Yes, the Spanish Mediterranean is at risk of tsunamis in the coming years. But not in the way we imagine

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Tsunamis pose a threat to some coastal communities and UNESCO has designed a plan to reduce it. For this, it has identified a series of areas that present a greater risk of suffering these events, areas that include the Mediterranean coast. This has aroused the attention of many, so it is convenient to attend to some questions, such as what is the real risk that tidal waves pose to our coastline, what does the UNESCO plan consist of and what should we know in case of an alert.

What has UNESCO said?
The news has emerged in the context of the Decade of Ocean Science and Sustainable Development 2021-2030, led by the United Nations Educational, Scientific and Cultural Organization (UNESCO). The UNESCO statement has been published in anticipation of the United Nations Ocean Conference, which will take place from June 27 to July 1 in Lisbon. In the statement, the organization warned that “statistics show that the probability of a tsunami exceeding one meter in the Mediterranean during the next 30 years is close to 100%”.

The statement is striking and should be analyzed. In the first place, the statement itself explains that tsunamis are more common phenomena than we think. He gives as an example the average of 7 annual tsunamis that have been detected by the Pacific Tsunami Warning Center operated by UNESCO itself in the United States.

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A meter of tsunami, what does it imply?
One meter of elevation is a mark that in different countries more accustomed to suffering from these phenomena indicates the point at which tsunamis begin to be dangerous. The New Zealand National Emergency Management Agency qualifies as “potentially lethal” these tsunamis. Of course, establish a scale based on the height they reach.

Between one meter and three meters, a tsunami would cause damage to some coastal infrastructure and buildings, as well as some damage to electrical and mechanical equipment. Between three and five meters would cause widespread flooding and possible damage to concrete buildings. The coastal infrastructures would again record damage. Between five and eight meters damage and flooding would be widespread, with some buildings swept away by the current and others suffering structural damage.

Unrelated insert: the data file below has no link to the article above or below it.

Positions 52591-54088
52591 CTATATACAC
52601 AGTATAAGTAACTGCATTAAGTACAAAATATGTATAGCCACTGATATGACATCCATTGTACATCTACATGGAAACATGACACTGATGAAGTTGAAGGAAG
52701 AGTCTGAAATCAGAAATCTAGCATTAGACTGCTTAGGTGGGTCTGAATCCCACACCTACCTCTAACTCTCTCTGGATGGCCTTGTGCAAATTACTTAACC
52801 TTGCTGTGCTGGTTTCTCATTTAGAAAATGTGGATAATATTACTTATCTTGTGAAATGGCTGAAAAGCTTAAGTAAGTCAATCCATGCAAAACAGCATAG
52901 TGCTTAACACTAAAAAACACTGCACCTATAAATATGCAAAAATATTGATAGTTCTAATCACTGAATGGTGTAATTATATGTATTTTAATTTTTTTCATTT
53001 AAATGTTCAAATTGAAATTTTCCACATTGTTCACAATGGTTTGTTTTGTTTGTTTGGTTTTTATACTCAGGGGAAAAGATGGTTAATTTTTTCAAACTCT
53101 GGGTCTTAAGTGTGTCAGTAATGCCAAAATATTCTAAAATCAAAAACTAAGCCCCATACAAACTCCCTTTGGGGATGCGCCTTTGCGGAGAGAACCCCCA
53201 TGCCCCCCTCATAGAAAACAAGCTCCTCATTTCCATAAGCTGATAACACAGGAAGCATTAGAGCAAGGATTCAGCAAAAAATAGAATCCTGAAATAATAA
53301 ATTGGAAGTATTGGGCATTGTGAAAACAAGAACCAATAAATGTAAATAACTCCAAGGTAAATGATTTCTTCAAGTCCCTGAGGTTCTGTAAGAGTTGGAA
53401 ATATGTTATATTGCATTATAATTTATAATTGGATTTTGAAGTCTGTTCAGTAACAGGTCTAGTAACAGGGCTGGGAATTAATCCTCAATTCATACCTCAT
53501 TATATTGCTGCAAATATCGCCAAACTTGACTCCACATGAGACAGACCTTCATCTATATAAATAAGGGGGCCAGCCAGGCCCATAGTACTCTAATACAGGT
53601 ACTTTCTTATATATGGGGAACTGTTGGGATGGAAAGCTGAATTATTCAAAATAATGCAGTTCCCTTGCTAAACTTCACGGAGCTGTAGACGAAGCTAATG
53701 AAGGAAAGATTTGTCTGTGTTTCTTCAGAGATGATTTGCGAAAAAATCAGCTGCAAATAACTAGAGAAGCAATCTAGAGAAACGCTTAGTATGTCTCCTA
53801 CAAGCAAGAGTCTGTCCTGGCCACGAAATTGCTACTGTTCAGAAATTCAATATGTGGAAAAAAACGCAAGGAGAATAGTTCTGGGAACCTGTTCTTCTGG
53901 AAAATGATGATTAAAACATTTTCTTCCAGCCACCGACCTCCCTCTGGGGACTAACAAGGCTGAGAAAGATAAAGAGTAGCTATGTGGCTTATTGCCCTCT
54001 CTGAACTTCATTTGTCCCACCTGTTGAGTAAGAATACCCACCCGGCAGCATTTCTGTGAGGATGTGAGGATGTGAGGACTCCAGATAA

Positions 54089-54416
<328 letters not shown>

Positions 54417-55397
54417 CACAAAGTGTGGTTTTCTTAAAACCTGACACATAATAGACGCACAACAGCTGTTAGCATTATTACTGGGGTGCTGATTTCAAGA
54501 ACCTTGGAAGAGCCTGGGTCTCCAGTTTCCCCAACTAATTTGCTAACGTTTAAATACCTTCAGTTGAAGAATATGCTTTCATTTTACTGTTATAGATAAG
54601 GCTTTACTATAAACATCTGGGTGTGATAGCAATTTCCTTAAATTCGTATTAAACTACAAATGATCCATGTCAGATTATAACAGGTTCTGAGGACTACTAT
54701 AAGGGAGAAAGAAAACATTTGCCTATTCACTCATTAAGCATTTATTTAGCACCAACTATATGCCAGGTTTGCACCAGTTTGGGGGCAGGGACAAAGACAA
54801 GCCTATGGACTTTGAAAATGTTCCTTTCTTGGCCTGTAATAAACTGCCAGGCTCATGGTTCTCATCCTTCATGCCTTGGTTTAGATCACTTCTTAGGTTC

The tsunami that in 2004 caused more than 200,000 deaths around the Indian Ocean reached more than 50 meters when it reached the island of Sumatra, according to data of the US National Oceanic and Atmospheric Administration (NOAA). The danger of tsunamis comes from the enormous amount of water that they displace, first towards the interior and then, when receding, towards the sea.

How do tsunamis form?
Tsunamis can be caused by different reasons. It is usually a earthquake under the seabed in what causes them. Landslides and submarine volcanoes may also be behind some of these events, and less frequently, meteorological conditions and even the fall of a asteroid into the sea. The Mediterranean follows the course of the border between two tectonic plates, the Eurasian plate and the African plate. This makes the seismic activity of the region relatively high.

Not all of the Mediterranean is at the same level of risk.
But the border marked by the plates also means that the risk of tsunamis, like earthquakes, not spread evenly along the sea. Some areas like the southern Italy and some Greek archipelagos they are more prone to earth movements than the rest of the areas. The geographical distribution of the seabed and of the various islands in the sea also affect how tidal waves spread.

The risk of a tsunami affecting the Spanish coast is not new. a little less than a year ago a study in the magazine Scientific Reports alerted tsunami risk in the Alboran Sea environment. A tsunami in this area could bring waves of up to six meters, although the main risk would be its short distance from the coast, which would imply little time for reaction, between 21 and 35 minutes, insufficient time for early warning systems to comply. its function.

Tsunami ready.
UNESCO’s warning is accompanied by a prevention plan, the program Tsunami-ready. The organization seeks to equip coastal communities at risk with tools to minimize risk during this decade, and has already started a pilot test in 40 communities spread over 21 countries. The program seeks to create individualized plans for each community since each context differs, in the probability of an event occurring, but also in demographic, geographic and socioeconomic characteristics.

Each community must have “a tsunami risk reduction plan, in addition to identifying and mapping danger zones, developing public education and outreach materials, creating publicly accessible tsunami evacuation maps, and publicly displaying information on tidal waves”, according to UNESCO.

Image | Martin Vonk

Tsunamis pose a threat to some coastal communities and UNESCO has designed a plan to reduce it. For this, it…

Tsunamis pose a threat to some coastal communities and UNESCO has designed a plan to reduce it. For this, it…

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